L’Anse district mulls controversial turbine project
Credit: By STEPHEN ANDERSON - DMG writer | The Daily Mining Gazette | 20 November 2012 | www.mininggazette.com ~~
Translate: FROM English | TO English
Translate: FROM English | TO English
L’ANSE – The L’Anse Area Schools Board of Education declined involvement Monday in a wind turbine project after a similar project through the same company created controversy in Ishpeming.
Superintendent Ray Pasquali introduced a recommendation to approve a power purchase agreement between the district and Clean Green Energy, LLC, but board members instantly raised their red flags.
“I have a number of concerns with this. … I know that there is a lot of controversy,” board member Kristy Toth said, citing concerns with the wind turbine itself and the company proposing it.
She went on to raise concerns about specific language in the purchase agreement, including the district being financially responsible for relocating it if the community had any concerns after installation, such as health problems, noise issues or complaints about it being an eyesore. Also, the district would be on the hook for a 20-year commitment.
“It puts an enormous amount of power into the company’s hands rather than ours,” Toth continued, raising an issue that even Clean Green Energy representative Doug Russell acknowledged at the Oct. 15 school board meeting in which he gave a brief presentation.
“He admitted they have had a learning project going on with the facility they have in Ishpeming,” Toth said.
A turbine installed several years ago next to the Pioneer Bluffs Apartments owned by the Ishpeming Housing Commission has turned out to be too expensive to run and there have been problems with the blades. The Ishpeming City Council wrote a letter to the housing commission in September asking them to take the turbine down. A new turbine model has been introduced which is expected to fix the problems, according to Clean Green Energy, but it does not have a track record yet.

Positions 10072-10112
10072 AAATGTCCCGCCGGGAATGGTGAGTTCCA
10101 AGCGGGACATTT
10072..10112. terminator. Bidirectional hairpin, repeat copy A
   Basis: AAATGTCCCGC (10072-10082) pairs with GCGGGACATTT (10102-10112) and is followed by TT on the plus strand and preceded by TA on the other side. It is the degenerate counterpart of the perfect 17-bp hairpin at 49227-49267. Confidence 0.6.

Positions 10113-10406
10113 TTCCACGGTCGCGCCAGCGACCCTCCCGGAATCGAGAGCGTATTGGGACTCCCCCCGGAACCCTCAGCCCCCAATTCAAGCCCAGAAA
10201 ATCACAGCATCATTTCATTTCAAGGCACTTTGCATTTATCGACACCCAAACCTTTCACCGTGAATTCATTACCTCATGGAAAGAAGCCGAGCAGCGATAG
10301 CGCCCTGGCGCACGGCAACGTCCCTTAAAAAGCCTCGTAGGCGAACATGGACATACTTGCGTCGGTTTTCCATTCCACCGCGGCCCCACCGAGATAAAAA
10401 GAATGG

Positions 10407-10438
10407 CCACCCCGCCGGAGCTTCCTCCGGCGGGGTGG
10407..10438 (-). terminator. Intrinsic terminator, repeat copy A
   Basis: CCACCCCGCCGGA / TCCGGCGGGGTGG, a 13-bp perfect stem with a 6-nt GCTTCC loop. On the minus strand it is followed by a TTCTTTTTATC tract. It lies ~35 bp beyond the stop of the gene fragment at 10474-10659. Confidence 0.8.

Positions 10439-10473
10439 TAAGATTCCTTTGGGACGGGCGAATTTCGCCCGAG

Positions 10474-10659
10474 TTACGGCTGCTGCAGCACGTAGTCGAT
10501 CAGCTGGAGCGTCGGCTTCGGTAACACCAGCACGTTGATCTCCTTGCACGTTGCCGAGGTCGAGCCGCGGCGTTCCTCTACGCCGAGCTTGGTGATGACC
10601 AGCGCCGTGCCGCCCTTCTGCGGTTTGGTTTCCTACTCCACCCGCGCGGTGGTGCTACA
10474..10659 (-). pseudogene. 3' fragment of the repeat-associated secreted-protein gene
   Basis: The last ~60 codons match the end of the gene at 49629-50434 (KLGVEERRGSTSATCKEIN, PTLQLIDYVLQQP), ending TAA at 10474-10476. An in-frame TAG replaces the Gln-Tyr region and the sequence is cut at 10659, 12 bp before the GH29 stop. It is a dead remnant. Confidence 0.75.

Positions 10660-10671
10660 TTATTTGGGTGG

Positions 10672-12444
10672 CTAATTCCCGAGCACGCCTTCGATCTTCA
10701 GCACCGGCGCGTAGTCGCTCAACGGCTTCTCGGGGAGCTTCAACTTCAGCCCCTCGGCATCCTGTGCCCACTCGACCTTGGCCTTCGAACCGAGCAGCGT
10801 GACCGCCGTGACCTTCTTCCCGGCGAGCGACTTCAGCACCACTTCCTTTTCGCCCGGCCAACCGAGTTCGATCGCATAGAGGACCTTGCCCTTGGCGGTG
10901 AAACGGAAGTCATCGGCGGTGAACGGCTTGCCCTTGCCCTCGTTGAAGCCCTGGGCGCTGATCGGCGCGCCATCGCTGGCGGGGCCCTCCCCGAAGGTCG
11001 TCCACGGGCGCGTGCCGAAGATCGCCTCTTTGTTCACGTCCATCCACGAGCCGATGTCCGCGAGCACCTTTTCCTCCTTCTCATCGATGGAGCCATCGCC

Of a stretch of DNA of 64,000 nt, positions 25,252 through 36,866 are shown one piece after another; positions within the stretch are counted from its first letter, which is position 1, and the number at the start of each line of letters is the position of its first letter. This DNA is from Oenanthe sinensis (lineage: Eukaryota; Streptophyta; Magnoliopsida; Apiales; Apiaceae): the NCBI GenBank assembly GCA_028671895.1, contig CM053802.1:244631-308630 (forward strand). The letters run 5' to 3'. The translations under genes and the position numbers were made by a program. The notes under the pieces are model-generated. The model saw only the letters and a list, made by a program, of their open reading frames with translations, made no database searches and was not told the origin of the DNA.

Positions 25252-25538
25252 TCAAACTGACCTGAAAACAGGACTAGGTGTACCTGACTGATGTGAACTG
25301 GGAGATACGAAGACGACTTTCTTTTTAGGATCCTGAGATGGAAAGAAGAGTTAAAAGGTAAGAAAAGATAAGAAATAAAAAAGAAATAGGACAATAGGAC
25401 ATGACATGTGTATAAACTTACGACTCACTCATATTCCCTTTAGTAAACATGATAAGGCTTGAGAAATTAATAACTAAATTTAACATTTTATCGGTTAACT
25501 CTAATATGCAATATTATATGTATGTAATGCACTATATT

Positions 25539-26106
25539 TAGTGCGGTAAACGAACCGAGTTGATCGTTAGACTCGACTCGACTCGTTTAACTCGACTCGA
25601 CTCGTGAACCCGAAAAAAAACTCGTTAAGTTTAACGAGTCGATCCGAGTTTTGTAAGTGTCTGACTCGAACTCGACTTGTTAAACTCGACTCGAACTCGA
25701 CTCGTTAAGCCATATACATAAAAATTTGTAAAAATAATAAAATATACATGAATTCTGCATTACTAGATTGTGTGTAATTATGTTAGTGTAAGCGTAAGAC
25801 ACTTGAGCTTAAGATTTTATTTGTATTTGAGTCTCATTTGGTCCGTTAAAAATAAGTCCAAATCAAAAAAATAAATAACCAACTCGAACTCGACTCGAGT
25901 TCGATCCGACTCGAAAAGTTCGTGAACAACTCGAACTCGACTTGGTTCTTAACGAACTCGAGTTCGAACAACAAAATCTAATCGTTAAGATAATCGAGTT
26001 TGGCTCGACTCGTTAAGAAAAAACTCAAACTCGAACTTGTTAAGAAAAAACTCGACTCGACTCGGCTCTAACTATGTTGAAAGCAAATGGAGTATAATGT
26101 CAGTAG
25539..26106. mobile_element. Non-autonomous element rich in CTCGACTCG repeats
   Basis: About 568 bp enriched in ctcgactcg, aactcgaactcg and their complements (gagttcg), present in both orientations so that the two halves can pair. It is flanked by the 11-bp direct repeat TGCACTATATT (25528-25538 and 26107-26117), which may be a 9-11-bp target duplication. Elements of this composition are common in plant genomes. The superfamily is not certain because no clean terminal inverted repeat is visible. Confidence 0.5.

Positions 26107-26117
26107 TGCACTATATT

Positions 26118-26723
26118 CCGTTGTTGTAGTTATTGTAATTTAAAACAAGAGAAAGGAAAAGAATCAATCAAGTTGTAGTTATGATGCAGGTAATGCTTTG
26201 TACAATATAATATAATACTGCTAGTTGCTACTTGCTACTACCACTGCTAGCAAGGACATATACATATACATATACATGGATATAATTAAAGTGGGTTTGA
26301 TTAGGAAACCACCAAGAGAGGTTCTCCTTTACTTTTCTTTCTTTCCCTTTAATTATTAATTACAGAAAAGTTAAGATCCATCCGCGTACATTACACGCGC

“I don’t think we need to be a learning process for them, and we have undertaken the tablet project (1:1 Technology Initiative, which will mean every student in the district has a tablet by 2015-16). That’s huge. I think we should focus on what we have going and wait for more established projects to come our way rather than jumping on board with this when it’s still experimental, and it is very controversial.”
Board president Jason Ayres agreed, especially emphasizing concern with the 20-year contract. He also said several wind studies have been conducted in the past in L’Anse and Baraga, and “the wind isn’t there.”
“I don’t know that I want to be the guinea pig, especially if it comes to 20 years of problems,” Ayres said. “I don’t know that I want to be tied to that. Maybe if they want to come to us and give us a more site-specific and purchaser-specific agreement, I would reconsider it.”
Pasquali acknowledged the board’s concerns and added that there would be “minimal (power) savings involved.”
“If the power plant generates one-sixth of the power needed to energize the school, it’s a 10 percent discount on just that portion. We shouldn’t be doing this for any financial reasons,” he said.
The board took no formal action on the purchase agreement, but by declining to approve it, the wind study and wind turbine will not move forward, at least at this time.
This article is the work of the source indicated. Any opinions expressed in it are not necessarily those of National Wind Watch.
The copyright of this article resides with the author or publisher indicated. As part of its noncommercial effort to present the environmental, social, scientific, and economic issues of large-scale wind power development to a global audience seeking such information, National Wind Watch endeavors to observe “fair use” as provided for in section 107 of U.S. Copyright Law and similar “fair dealing” provisions of the copyright laws of other nations. Send requests to excerpt, general inquiries, and comments via e-mail.
|Wind Watch relies entirely
on User Funding